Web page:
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[Landmark Judgement] Union of India V. Gopal Dass Ramesh Chand (1976)

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Landmark Judgment Law Insider (1)

Published on: February 10, 2024 at 12:40 IST

Court: High Court of Delhi

Citation: Union of India V. Gopal Dass Ramesh Chand (1976)

Honourable High Court of Delhi has held that Section 114(g) of the Evidence Act, 1872 allows the Hon’ble Court to reach to a negative presumption based on the absence of material evidence by the party claiming the relief. It is held that failure to disclose the material evidence by the party which it claims to be in its possession or control, then Hon’ble Court is at liberty to presume in negative about the conduct.

10. In Union of India v. The Delhi Cloth & General Mills Co. Ltd., AIR 1964 Punjab 147 (5), it was held that any goods carried at owner’s risk, the responsibility of the Railway is that of a bailee. The facts as to how the damage or loss had occurred to the goods were within the special knowledge of the Railway Administration, under the provisions of section 106 of the Indian Evidence Act, the Railway Administration was supposed to adduce evidence to show how the goods were dealt with in the course of the transit and that they had taken as much care as a man of ordinary prudence would do regarding his own goods and if the Railway Administration failed to produce such evidence, an adverse presumption would be drawn against it under section 114(g) of the Evidence Act and in a case where the plaintiff called upon the Railway Administration to adduce certain evidence, which was in their exclusive possession, and they failed to do so, the presumption under section 114(g) of the Act would be still stronger.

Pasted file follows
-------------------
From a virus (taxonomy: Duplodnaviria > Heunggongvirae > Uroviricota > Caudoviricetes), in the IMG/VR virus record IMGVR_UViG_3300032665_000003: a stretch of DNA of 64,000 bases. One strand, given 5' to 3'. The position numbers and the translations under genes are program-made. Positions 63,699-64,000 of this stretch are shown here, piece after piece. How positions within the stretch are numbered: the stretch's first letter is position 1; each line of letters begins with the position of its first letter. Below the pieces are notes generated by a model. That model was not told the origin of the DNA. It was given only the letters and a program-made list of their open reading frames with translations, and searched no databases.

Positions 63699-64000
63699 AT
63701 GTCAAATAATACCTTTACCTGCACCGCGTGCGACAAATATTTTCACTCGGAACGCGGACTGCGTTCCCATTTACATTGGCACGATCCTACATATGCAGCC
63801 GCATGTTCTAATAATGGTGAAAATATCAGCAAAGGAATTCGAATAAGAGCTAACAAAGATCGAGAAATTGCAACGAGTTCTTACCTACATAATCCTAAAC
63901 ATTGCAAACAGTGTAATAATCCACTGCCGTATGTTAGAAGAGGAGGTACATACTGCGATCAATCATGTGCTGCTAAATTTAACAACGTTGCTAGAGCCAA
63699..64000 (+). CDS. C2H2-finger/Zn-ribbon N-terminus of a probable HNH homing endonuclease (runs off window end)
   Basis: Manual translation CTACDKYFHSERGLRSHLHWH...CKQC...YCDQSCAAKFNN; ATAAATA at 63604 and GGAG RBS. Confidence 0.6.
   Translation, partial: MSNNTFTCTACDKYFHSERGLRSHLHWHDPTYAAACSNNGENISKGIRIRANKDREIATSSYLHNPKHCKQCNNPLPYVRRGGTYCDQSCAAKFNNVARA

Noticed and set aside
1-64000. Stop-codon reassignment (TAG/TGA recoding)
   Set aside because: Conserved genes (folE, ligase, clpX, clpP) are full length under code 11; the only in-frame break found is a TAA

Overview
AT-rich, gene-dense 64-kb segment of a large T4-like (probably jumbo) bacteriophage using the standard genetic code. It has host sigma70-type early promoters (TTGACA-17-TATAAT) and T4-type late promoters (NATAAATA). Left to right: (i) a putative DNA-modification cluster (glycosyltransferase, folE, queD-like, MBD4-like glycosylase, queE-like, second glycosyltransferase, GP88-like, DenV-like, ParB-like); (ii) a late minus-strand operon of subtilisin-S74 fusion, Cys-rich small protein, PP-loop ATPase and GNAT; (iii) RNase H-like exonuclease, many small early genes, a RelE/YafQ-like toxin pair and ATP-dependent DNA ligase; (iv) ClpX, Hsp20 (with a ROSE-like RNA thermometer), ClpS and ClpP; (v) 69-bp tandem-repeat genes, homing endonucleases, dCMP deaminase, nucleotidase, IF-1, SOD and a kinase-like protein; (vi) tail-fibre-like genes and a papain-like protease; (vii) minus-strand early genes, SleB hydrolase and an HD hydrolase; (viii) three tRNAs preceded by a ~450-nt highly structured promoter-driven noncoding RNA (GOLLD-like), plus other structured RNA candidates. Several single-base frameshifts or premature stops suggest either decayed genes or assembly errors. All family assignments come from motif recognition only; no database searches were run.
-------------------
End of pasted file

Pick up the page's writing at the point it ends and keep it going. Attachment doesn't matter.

In Surat Cotton Spinning & Weaving Mills v. Secretary of State, AIR 1937 PC 152 (6), it was held that the failure of the Railway Company produce evidence of guard for disclosure how the consignment was dealt with would entitle the court to draw a presumption under section 114(g) of the Evidence Act that the evidence if produced would have been unfavourable to the Railway and that in consequence, misconduct by complicity in the theft of some servants of the company might fairly be inferred. Under the circumstances, I hold that the court below was justified in returning a finding that the petitioner had been negligent and so was liable for the loss caused to the goods.

Drafted By Abhijit Mishra